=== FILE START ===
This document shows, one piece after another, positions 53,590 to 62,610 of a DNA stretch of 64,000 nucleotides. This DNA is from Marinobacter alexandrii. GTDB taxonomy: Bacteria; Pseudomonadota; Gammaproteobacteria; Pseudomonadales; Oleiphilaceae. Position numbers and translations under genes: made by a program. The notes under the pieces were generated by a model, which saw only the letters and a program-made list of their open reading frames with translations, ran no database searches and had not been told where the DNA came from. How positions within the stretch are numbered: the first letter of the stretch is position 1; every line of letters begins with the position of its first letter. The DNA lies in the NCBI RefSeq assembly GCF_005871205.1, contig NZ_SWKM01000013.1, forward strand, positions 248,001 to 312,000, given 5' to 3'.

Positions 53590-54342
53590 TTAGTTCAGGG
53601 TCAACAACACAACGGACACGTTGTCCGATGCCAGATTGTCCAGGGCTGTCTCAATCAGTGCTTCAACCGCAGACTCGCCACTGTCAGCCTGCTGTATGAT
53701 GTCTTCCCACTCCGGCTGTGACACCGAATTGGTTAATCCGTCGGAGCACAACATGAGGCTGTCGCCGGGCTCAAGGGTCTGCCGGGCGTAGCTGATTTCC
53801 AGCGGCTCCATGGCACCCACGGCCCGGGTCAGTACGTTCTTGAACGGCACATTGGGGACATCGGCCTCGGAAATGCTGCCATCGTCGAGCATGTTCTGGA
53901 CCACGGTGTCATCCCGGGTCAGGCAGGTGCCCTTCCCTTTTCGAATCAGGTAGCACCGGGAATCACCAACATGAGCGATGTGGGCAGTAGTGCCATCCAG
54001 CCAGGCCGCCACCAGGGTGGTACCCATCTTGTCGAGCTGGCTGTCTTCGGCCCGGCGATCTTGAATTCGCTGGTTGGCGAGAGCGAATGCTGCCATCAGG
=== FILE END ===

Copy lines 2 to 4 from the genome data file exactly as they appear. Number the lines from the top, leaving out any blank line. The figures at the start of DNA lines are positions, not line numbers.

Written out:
Positions 53590-54342
53590 TTAGTTCAGGG
53601 TCAACAACACAACGGACACGTTGTCCGATGCCAGATTGTCCAGGGCTGTCTCAATCAGTGCTTCAACCGCAGACTCGCCACTGTCAGCCTGCTGTATGAT